On Wednesday, Al Qaeda in the Arabian Peninsula (AQAP), the Yemen-based branch of the terrorist organization, claimed operational and moral responsibility for the "blessed battle of Paris." By "blessed battle," AQAP leader Nasr bin Ali al-Ansi means the cold-blooded murder of 10 satirists and two police officers, plus the long manhunt that ended in the fatalities of Cherif and Said Kouachi, the two French gunmen apparently dispatched by AQAP.

Such a claim seems to demand a response.

You can't ignore a group that brags about ordering the murder of a country's citizens and police, right? Well, the reaction is already beginning. France, like the U.S. after the Sept. 11, 2001, terrorist attacks, is already moving to curtail civil liberties and beef up security laws, and France's lower house voted Tuesday to continue bombing Islamic State — the gunman who carried out last week's other terrorist attack in Paris, on a kosher market, claimed allegiance to ISIS — on a lopsided 488-1 vote.

Bombing ISIS is one thing — Paris is extending a mission already underway, and ISIS probably poses a greater threat to France and its neighbors, since an estimated 3,000 to 5,000 European nationals have traveled to Syria and Iraq to fight with the group. But unpopular French President Francois Hollande may be tempted to expand his country's involvement in the Middle East with a retaliatory, rallly-around-the-Tricolour invasion of Yemen.

He and his government should resist the temptation.

The first reason is obvious: France doesn't need that kind of headache. Yemen is a mess, with a brewing civil war between the Shiite Houthis, who've seized control of the capital, and AQAP and other Sunni factions. The lack of a strong central government has allowed AQAP to run free in large parts of the peninsula — but that just makes Colin Powell's "Pottery Barn rule" (you break it, you own it) all the more relevant and daunting.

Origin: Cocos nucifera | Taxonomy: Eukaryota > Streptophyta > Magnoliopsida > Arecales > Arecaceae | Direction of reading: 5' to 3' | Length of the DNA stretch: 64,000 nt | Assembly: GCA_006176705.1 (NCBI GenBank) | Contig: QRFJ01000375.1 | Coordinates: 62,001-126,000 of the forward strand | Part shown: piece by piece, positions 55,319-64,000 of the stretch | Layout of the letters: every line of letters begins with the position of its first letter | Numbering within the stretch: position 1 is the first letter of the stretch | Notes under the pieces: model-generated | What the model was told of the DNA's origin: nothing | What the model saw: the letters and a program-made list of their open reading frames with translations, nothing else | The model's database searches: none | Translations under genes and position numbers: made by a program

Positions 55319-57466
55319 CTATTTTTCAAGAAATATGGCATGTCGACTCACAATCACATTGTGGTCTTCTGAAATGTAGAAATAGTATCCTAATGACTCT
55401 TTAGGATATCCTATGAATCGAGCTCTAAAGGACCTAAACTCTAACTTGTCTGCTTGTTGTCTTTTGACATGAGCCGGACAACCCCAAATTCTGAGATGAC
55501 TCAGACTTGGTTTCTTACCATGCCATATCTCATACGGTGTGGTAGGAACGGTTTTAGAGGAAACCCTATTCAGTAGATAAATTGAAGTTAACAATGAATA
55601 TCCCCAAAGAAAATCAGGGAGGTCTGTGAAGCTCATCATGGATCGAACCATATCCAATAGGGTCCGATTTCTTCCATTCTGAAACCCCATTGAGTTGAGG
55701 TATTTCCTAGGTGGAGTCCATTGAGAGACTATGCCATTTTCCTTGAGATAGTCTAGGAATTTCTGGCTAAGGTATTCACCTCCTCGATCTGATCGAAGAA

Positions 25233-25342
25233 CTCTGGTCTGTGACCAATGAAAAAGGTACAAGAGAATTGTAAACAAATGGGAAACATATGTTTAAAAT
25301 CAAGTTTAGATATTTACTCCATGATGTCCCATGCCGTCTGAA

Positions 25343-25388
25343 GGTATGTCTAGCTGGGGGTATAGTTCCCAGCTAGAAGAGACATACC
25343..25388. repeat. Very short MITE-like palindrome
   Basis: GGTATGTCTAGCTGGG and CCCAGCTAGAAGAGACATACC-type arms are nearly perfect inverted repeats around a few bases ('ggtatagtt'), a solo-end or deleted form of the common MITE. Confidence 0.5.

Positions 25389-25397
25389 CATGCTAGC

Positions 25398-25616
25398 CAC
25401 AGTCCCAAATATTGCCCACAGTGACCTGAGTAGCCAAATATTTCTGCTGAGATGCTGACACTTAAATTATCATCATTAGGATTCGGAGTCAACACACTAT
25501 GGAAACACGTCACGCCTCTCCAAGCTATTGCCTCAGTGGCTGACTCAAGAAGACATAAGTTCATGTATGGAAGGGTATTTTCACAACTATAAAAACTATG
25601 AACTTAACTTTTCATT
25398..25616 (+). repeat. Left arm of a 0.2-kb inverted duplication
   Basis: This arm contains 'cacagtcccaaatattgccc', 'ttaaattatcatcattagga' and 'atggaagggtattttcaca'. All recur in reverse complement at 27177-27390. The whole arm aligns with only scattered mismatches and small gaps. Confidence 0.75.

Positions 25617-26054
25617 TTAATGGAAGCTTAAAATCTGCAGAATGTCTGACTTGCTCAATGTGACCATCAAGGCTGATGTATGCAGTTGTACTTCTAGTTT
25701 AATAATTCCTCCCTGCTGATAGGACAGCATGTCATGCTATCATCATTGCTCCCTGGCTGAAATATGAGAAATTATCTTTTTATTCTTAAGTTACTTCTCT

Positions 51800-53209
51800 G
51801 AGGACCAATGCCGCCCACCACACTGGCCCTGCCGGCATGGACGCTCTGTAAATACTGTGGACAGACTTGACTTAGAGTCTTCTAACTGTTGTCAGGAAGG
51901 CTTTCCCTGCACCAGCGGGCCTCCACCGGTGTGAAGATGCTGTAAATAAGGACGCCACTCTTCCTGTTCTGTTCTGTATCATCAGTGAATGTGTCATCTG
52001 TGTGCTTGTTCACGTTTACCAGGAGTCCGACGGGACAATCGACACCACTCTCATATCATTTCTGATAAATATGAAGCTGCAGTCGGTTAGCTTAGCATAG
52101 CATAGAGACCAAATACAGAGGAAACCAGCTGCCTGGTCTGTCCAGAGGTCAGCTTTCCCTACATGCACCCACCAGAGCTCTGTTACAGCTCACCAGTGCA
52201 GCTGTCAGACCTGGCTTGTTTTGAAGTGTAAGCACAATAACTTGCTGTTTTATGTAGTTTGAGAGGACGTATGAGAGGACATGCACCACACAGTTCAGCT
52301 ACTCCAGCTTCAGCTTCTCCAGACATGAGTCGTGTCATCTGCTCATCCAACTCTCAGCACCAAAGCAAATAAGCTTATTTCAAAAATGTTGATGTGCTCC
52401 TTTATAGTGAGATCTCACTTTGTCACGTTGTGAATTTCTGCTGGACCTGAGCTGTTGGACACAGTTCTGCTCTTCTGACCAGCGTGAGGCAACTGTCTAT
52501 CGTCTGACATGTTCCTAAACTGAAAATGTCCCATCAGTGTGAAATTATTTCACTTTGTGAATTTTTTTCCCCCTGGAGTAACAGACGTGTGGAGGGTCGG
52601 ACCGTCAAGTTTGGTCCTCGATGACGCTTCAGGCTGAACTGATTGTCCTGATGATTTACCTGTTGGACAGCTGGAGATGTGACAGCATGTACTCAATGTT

France doesn't want to "own" Yemen. The ongoing U.S. military commitments in Afghanistan and Iraq, after more than a decade of war, is certainly one cautionary tale — and France's military is a fraction of the size of America's — but France should remember its own long, bloody experience in Algiers as well.

The second reason is also something France could learn from post-9/11 America: Terrorists want a reaction, and preferably an over-reaction. London-based newspaper editor Abdul Bari Atwan interviewed Osama bin Laden in 1996, and in a 2008 book, The Secret History of al Qaeda, he said bin Laden wanted to lure the U.S. into his web. In 2007, he explained to Tony Jones at Australia's ABC News:

It seems Osama bin Laden had a long-term strategy. He told me personally that he can't go and fight the Americans and their country. But if he manages to provoke them and bring them to the Middle East and to their Muslim worlds, where he can find them or fight them on his own turf, he will actually teach them a lesson. It seems the invasion of Iraq fulfilled Osama bin Laden's wish. [Atwan, to ABC News]

Before France reflexively swats back at al Qaeda in Yemen or elsewhere, it should consider what AQAP really wants. Then it should do what's in the best interests of France.